How did you come up with your idea? I can remember always being read to before bed by my parents, babysitters, or friends. I loved spending time with them while hearing a good story or while looking at the pictures in a book. I still enjoy reading and want other children to be able to have these same memories. After researching the effects of reading to young children and seeing all the positive outcomes, I decided this would be the perfect project for me to do.

Were you intimidated by the scale of the project? At first, I wasn't sure how much work this project would actually take. Getting into it, I did feel some intimidation from the scale of it. However, it taught me how to work harder and how to balance my time more.

How did you keep up the momentum for the project? I set goals and dates that I wanted parts of my project to be finished by. Having groups come in every few weeks to help kept me motivated to keep going. I think seeing the children's smiles every week was the biggest factor in keeping the momentum going.

Were you ever discouraged? If so, what did you do to overcome that? There were points that became pretty tough, but I never really felt discouraged. I had so much support from the community that I could tell that my project would be successful and be carried on by some great individuals in my community.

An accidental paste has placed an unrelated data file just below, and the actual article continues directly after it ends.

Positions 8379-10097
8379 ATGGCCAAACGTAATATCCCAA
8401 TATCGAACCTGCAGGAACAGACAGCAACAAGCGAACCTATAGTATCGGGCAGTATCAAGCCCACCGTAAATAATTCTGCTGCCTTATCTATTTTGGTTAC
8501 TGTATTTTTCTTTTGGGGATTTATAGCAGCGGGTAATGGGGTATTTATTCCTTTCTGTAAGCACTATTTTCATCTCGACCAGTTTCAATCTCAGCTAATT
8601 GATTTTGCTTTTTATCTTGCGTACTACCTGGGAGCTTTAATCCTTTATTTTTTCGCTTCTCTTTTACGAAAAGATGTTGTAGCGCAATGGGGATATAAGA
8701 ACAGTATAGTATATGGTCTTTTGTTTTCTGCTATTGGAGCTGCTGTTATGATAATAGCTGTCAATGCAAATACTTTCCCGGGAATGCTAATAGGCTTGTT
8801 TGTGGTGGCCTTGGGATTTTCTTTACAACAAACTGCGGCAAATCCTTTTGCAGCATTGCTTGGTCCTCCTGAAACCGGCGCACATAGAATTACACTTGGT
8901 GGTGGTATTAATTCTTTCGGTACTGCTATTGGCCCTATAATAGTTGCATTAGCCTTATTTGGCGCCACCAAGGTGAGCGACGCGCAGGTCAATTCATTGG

Can you tell us a little story about some part of your project that was special to you? Something funny, or touching, or that went terribly wrong and how you fixed it? When I think about my project, I always think about one of the little boys that was read to. He chose a book filled with pictures of animals. I watched as one of the volunteers read to him. He had the biggest smile on his face while he pointed at the silly pictures. After his mother received food assistance, she came and watched her son continuously laugh. She told the volunteer reader thank you over and over again after she found out he could keep the book along with others he chose. This moment made me feel proud because I could see my project making a difference.

How will people benefit from this? Many statistics show that children who are read to at a young age will have better grades in school. The low income children who are read to while their parents are receiving food assistance, will be exposed to books and develop a love of reading thus building a brighter future!

How did you feel after you finished? I was really proud when I finished the project. "Give a Book, Build a Future!" was more successful than I had originally planned. It was great to see all the support I received from the community.

What advice would you give to other girls considering a Gold Award? Find something you feel strongly about! Find something you are passionate about! Find something that impacts something you love! It will make it easier for you to stay motivated and will make the process more enjoyable. Also, don't wait until last minute to do your project. Start before your Senior year of high school if possible. This way you won't be as busy and will have more time just in case you run into any bumps in the road.